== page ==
from a Rhodamine 590 dye pumped with the same 532 nm laser pulse used to generate the random Raman laser. These results are shown in Fig. 5. The most apparent shortcoming in these images is the bad temporal resolution resulting from the relatively long fluorescence lifetime (several nanoseconds22) of the dye on these timescales. The poor temporal resolution results in nearly a complete loss in the fine features visible under random Raman laser emission. Next, we utilized the green 532 nm pulse from the laser itself as the strobe (see Fig. 6). The laser provides superior temporal resolution, however, the spatial coherence of the source can degrade the image through speckle formation, even though there is very little scattering present in the system. As a result of this speckle degradation, the small details in the center of the breakdown are poorly resolved due to the small amount of speckle present. This would be greatly exasperated in the presence of scattering, as would be the case in any biological sample. The quality of these images is a difficult metric to scientifically quantify; however, it is possible to look at measures of the images that illustrate the spatial frequencies present as well as the sharpness of the images. We applied a Sobel filter, which computes the gradient of the image, to the images taken with each light source. The results very clearly highlight the resolution of small-scale features in the center of the breakdown under random Raman laser illumination that are not well resolved by the laser and are totally non-existent with the fluorescence source. These results are highlighted in Fig. 7. Another measure of the detail captured in an image is the amount of spatial frequencies present. To assess this we applied fast Fourier transforms to the same raw images (results shown in Fig. 8). We find that the fluorescence images support only low spatial frequencies, consistent with the temporal smearing present, and while the laser supports significantly higher spatial frequencies in the image, it has a large high frequency background due to speckle. In comparison, the images acquired with random Raman laser illumination shows the presence of high spatial frequencies, but with a greatly reduced high frequency background compared to the laser illumination. In addition to exhibiting exceptional brightness and nearly speckle-free behavior, random Raman laser emission has the advantage that the wavelength can be changed relatively simply. In our present setup, the emission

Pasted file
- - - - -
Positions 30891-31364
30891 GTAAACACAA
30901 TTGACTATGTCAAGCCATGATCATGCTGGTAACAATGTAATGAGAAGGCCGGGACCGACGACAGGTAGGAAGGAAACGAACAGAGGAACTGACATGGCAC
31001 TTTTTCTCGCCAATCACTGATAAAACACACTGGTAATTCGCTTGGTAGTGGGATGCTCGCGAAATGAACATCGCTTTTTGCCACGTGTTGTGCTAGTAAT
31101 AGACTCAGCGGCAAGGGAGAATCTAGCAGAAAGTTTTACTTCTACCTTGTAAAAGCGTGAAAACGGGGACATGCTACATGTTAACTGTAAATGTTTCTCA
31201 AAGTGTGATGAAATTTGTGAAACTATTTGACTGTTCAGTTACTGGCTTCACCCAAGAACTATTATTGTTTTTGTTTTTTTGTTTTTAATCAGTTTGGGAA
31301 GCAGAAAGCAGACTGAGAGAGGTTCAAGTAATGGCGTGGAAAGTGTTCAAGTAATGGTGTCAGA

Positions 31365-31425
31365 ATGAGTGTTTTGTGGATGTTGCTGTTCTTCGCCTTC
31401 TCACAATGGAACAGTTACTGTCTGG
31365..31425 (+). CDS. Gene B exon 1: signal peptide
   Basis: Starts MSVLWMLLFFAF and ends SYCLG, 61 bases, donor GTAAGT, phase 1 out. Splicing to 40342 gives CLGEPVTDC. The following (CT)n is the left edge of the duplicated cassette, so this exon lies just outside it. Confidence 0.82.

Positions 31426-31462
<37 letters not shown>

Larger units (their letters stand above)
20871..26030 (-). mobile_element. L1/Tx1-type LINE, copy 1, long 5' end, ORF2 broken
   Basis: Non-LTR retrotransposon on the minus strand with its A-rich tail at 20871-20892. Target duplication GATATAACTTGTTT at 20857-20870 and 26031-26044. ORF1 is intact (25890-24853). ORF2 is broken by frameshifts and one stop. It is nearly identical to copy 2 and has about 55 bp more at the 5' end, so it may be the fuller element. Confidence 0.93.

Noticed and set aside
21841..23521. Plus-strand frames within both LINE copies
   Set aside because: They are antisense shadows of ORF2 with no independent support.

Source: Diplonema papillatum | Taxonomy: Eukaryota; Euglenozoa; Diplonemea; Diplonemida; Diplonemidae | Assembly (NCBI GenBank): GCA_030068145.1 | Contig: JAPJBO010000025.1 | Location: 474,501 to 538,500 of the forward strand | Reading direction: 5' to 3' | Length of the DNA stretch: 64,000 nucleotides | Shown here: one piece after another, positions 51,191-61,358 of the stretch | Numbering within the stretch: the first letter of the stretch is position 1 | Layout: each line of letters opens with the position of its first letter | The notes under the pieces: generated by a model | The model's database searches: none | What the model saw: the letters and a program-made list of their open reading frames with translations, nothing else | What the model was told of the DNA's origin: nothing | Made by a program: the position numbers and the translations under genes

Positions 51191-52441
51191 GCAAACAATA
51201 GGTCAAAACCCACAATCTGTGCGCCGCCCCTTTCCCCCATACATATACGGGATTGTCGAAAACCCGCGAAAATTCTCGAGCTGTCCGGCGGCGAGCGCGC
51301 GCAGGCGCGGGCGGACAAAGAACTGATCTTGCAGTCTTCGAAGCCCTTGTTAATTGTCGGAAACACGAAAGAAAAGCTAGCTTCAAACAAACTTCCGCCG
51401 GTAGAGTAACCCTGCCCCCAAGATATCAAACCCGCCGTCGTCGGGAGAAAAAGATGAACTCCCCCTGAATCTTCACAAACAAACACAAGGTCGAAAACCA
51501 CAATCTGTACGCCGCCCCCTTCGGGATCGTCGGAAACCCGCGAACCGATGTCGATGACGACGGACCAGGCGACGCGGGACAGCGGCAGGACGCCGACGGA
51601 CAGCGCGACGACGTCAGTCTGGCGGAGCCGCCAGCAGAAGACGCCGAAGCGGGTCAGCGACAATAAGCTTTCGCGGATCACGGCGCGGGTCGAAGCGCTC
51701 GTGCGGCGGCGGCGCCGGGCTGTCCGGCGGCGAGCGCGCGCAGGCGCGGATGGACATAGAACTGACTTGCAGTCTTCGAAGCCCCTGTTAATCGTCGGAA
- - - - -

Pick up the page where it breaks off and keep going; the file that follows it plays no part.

Scientific Reports | 7:44572 | DOI: 10.1038/srep44572



Figure 7.  Images from Figs 3, 4 and 5 at 2 ns delay passed through a Sobel filter to compute the gradient. The magnitude of the gradient is shown. This kind of filter is commonly used in image processing for edge detection as it highlights areas where contrast is high. Thus, in this case it is being used to highlight the higher degree of detail captured by random Raman lasing due to the lack of speckle while maintaining sufficient temporal resolution to capture the laser induced breakdown event.

Figure 8.  Fast Fourier transform of images from Figs 3, 4 and 5 at 2 ns delay illustrating the spatial frequency spectrum of the images. The narrow spike in the fluorescence spectrum is the result of the lack of sharp details in the image, and the broad spectral noise background in the laser image is the result of background noise due to the formation of laser speckle. In contrast the random Raman laser image demonstrates a broad range of spatial frequencies, allowing for the resolution of fine details, while maintaining a much smaller background due to speckle formation.